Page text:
Gig Economy pioneer Uber this afternoon reported Q2 revenue that topped Wall Street's expectations, and a surprise profit per share as a result of the re-valuation of equity investments, and said its "take rate" had declined as it had to spend to bring drivers back to work.
The report sent Uber shares down 9% in late trading.
CEO Dara Khosrowshahi remarked that the company "invested in recovery by investing in drivers and we made strong progress, with monthly active drivers and couriers in the US increasing by nearly 420,000 from February to July."
Added Khosrowshahi, "Our platform is getting stronger each quarter, with consumers who engage with both Mobility and Delivery now generating nearly half of our total company Gross Bookings."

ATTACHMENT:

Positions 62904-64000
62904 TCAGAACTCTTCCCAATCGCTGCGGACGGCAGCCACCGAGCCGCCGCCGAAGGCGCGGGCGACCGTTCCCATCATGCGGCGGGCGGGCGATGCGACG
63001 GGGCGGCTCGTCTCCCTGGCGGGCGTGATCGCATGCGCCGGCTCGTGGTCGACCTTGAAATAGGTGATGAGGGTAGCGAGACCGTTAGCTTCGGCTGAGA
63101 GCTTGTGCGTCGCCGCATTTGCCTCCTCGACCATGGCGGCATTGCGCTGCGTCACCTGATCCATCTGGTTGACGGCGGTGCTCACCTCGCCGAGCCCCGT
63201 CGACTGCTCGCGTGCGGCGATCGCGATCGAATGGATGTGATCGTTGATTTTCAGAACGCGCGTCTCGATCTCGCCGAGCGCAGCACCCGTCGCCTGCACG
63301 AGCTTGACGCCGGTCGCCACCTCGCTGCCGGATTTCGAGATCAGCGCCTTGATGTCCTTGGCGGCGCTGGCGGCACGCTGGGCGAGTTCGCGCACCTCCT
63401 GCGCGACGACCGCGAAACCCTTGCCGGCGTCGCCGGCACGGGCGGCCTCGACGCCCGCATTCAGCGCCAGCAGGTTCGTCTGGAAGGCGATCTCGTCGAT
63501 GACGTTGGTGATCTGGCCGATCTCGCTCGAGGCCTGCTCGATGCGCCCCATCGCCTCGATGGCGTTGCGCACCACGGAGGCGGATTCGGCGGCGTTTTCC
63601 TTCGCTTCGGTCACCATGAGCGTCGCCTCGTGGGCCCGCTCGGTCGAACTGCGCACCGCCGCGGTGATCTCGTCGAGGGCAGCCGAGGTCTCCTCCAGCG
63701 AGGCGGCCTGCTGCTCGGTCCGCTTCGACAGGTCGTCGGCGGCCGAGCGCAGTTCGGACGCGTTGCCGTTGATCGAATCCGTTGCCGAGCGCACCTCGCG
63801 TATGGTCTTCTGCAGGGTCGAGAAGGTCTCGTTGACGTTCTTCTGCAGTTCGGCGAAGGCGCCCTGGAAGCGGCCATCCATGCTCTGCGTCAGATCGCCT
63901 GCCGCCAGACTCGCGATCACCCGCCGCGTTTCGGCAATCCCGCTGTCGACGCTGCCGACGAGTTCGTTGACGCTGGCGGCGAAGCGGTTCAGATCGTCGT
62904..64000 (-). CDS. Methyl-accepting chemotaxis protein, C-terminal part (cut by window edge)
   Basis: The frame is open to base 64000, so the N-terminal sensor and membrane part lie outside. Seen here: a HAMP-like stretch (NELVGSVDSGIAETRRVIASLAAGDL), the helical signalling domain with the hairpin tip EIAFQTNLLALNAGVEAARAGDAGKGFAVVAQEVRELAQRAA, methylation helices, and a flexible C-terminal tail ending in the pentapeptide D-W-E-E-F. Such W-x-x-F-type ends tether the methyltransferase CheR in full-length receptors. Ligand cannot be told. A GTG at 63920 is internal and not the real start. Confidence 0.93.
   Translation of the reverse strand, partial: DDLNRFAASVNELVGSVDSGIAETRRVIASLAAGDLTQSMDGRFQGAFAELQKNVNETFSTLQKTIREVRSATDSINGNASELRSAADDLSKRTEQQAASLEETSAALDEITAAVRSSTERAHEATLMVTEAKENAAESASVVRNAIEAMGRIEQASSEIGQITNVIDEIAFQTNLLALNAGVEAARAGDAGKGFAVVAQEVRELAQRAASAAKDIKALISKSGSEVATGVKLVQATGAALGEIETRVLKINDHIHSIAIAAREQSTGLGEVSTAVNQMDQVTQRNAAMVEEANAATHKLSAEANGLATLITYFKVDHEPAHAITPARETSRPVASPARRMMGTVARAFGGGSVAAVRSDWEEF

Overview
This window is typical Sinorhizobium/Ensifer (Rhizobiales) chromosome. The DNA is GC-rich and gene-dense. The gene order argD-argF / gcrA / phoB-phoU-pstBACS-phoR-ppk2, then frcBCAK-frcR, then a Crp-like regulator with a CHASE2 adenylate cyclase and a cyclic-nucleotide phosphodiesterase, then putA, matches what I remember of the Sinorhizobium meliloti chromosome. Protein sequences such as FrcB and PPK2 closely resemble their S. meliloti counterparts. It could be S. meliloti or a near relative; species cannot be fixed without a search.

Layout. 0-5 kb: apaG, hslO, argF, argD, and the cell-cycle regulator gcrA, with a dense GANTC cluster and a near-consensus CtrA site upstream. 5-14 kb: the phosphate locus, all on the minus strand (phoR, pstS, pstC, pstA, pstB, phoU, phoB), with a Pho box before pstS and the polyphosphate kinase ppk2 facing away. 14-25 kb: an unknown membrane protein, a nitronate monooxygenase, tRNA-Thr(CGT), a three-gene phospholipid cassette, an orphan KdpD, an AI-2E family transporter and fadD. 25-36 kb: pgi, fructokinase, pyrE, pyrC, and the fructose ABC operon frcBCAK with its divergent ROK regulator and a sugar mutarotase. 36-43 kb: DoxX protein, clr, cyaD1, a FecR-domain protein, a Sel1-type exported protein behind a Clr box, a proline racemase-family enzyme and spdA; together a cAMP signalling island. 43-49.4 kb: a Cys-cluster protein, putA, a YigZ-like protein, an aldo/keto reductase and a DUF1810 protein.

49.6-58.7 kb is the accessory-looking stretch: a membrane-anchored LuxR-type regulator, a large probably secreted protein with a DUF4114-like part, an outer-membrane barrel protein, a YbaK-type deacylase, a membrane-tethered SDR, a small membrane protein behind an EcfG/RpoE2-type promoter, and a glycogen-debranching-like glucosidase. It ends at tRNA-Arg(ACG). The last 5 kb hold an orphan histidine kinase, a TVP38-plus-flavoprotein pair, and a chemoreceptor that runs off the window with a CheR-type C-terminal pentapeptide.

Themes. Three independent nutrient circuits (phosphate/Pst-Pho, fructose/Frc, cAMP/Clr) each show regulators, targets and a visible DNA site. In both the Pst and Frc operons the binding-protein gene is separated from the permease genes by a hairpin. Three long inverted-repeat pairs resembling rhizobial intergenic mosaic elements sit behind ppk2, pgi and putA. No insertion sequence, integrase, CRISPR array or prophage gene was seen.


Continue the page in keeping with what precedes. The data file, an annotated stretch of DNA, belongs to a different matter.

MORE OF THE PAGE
Uber's CFO, Nelson Chai, remarked that Uber "successfully made large investments in Q2 to improve marketplace balance, and we are now well positioned to reach Adjusted EBITDA profitability by Q4
"As we make progress towards that important milestone, we expect our Adjusted EBITDA loss in Q3 to improve to less than $100 million in addition to record Gross Bookings between $22 and $24 billion."
Revenue in the three months ended in June rose 75%, year over year, to $3.93 billion, yielding a net profit of 58 cents a share.
Analysts had been modeling $3.76 billion and negative 52 cents per share.
Net profit of $1.4 billion was propped up by $1.87 billion resulting from the re-valuation of Uber's investment in startups:
Net income benefited from unrealized gains of $1.4 billion and $471 million due to the revaluation of Uber's equity investments in Didi and Aurora, respectively.
Uber's take rate in its mobility business, the percentage it makes on each ride declined to 17.8%, on average, from 25.8% a year earlier. I'm the food business, Uber's take rate increased to 15.2% from 12.7% a year earlier.
The number of trips taken by Uber drivers more than doubled in the quarter to 15.2 billion, the company said.